bankruptcy exemptions. 11 U.S.C. § 522(b). In “opt out” states, the debtor must use the state
exemptions (together with non-bankruptcy federal exemptions).
The first step in analyzing exemptions is to determine which state’s exemption laws are
applicable to the debtor. In order to discourage debtors from moving between states in an attempt
to utilize more favorable exemptions, the Bankruptcy Code looks at two time periods in
determining which state’s exemption laws apply.
First, if a debtor has been domiciled (resided) in a single state continuously for the 730
days (2 years) before filing bankruptcy, the debtor will use that state’s exemption laws. 11 U.S.C.
Second, if the debtor has not been domiciled in a single state continuously for 730 (2 years)
before bankruptcy, then the applicable period is the 180 days (6 mos) before the 730 day period.
In that case, the question becomes “in what state was the debtor domiciled the most during the
180 day period.” Id.
5.2. Practice Problems: Which State’s Exemptions Apply?
Read 11 U.S.C. § 522(b)(3)(A), and answer the following questions:
Problem 1. Debtor was born and lived in Georgia for 50 years before deciding that he
needed to file bankruptcy. After visiting a local bankruptcy lawyer, debtor learned that the
exemption laws in the State of Florida are much more generous to him than the exemption laws in
the State of Georgia. On the advice of his attorney, debtor moved to Florida, waited two years and
two days, and then filed bankruptcy in Florida, claiming the Florida exemptions. Is he eligible for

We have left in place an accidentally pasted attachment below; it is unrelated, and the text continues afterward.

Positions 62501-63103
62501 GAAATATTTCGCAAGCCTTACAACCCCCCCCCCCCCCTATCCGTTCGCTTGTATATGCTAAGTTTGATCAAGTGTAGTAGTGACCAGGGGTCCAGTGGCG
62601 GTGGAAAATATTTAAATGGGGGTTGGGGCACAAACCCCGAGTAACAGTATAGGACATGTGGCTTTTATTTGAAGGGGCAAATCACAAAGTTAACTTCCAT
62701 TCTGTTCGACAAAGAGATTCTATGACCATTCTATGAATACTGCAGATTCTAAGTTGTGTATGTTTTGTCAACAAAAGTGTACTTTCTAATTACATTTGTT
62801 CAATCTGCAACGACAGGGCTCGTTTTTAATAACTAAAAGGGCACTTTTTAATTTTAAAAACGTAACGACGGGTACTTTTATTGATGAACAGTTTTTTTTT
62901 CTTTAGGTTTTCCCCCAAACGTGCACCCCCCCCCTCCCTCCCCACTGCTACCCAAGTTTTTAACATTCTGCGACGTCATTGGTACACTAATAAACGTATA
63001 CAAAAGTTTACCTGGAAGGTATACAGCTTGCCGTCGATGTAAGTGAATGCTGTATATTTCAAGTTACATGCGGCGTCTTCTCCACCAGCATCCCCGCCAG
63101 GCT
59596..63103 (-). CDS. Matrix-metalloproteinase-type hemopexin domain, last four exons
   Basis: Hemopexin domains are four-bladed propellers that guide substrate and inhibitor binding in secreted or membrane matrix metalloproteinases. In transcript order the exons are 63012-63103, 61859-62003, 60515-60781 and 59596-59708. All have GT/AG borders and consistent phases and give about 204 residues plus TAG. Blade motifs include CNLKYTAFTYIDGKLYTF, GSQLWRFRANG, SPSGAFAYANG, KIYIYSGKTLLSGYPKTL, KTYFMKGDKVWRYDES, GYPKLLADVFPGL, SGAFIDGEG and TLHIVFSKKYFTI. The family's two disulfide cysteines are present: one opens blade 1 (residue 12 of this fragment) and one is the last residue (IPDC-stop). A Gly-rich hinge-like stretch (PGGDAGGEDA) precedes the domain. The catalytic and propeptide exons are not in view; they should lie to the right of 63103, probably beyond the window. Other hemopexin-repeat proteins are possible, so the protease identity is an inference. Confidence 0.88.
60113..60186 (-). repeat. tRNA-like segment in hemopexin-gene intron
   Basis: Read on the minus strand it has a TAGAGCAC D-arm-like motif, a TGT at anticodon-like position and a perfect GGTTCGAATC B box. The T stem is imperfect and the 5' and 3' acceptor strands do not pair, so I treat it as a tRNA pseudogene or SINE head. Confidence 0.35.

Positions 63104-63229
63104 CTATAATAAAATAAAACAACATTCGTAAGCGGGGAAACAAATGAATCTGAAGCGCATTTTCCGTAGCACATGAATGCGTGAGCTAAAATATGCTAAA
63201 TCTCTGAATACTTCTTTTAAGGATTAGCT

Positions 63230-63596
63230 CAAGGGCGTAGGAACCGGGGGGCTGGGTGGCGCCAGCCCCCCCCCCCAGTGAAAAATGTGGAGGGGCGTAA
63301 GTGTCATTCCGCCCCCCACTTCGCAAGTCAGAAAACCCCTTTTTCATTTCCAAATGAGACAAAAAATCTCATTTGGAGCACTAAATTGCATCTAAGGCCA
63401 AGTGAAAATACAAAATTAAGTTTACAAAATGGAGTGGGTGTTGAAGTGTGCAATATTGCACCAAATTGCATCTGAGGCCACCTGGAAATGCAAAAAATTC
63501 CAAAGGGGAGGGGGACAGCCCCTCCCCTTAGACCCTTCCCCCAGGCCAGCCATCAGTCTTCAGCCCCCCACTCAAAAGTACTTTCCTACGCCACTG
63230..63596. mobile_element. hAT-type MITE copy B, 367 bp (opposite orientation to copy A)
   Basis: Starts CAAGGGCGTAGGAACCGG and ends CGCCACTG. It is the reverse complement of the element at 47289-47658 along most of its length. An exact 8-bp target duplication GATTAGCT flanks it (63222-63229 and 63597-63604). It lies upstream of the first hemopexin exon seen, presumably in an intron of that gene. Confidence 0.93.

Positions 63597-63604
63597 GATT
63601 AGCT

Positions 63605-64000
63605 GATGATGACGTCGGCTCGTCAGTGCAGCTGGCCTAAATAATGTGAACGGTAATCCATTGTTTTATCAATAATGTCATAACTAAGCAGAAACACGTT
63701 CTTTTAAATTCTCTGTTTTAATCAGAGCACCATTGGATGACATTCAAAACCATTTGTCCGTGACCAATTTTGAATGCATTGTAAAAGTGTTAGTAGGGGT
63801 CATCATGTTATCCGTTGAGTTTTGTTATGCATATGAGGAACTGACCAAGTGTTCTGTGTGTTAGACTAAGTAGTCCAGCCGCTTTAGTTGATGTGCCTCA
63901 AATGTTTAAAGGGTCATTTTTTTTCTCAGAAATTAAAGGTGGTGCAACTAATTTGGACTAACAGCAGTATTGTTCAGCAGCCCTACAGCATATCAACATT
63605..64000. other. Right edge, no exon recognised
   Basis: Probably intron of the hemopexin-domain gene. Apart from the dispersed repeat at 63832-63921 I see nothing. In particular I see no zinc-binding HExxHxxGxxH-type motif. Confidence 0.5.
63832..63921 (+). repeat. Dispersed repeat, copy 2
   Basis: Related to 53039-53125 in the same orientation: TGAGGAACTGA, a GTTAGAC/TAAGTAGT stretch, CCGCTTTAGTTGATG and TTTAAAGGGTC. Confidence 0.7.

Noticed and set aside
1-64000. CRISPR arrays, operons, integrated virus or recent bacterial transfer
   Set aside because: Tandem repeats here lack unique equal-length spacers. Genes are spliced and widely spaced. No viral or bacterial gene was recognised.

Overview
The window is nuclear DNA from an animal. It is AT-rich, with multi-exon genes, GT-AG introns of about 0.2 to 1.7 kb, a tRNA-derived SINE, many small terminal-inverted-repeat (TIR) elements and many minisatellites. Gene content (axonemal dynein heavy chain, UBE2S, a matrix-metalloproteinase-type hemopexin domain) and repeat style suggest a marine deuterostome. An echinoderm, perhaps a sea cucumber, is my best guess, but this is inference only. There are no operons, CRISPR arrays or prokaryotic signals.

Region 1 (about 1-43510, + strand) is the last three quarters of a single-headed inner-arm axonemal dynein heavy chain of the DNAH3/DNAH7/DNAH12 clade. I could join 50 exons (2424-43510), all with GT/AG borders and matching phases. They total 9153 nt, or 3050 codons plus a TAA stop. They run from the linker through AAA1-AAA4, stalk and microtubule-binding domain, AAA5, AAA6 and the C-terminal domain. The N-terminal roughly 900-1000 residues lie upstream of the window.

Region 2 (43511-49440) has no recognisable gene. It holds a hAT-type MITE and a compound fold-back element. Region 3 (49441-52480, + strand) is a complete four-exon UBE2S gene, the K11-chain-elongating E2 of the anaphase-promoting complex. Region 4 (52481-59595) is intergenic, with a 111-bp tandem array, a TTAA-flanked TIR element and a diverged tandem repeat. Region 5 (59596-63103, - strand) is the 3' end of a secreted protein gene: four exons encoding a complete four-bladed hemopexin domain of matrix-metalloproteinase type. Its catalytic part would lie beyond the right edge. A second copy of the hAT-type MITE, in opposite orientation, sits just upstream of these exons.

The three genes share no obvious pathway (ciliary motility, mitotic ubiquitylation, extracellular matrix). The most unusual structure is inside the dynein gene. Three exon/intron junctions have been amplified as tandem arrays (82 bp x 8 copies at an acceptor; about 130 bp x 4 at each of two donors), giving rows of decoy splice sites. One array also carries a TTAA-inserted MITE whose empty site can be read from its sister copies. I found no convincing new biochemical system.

the Florida exemptions?
Problem 2. Suppose that the debtor in Problem 1, after living in Florida for only 100 days,
received a good job offer in North Dakota, and decided to move. If the debtor wants to use Florida’s
exemptions (rather than Georgia’s or North Dakota’s), what is the shortest amount of time he
should wait after moving to North Dakota before filing his bankruptcy petition?
5.3. Electing the State or Federal Exemption Scheme
Debtors subject to the exemption laws of a state that has opted out by precluding its debtors
from electing the federal bankruptcy exemptions must use the state’s exemption scheme. 11 U.S.C.
§ 522(b)(1). About two thirds of the states have opted out (as of this writing, 19 states allow the
election between the state and federal exemptions).
The exemptions provided by state law vary greatly across the county. Some states have
extremely generous exemptions (such as Florida and Texas, allowing debtors to exempt an
unlimited amount of equity in a home), while others states are rather miserly (no homestead in
New Jersey and Pennsylvania). Most states exempt the basics: clothing, household goods, a few
thousand dollars of equity in a car, tools of the trade, and the like. State exemption statutes were
drafted primarily to protect the debtor’s necessary property from the claims of unsecured judgment
creditors. Both in and out of bankruptcy, exemptions do not protect against consensual liens. It
is the value of the property in excess of any consensual liens, the debtor’s equity in the property,
that is subject to exemption.
The federal bankruptcy exemptions are set forth in 11 U.S.C. § 522(d). Most debtors who
are allowed to elect, and do not have a lot of home equity, are better off using the federal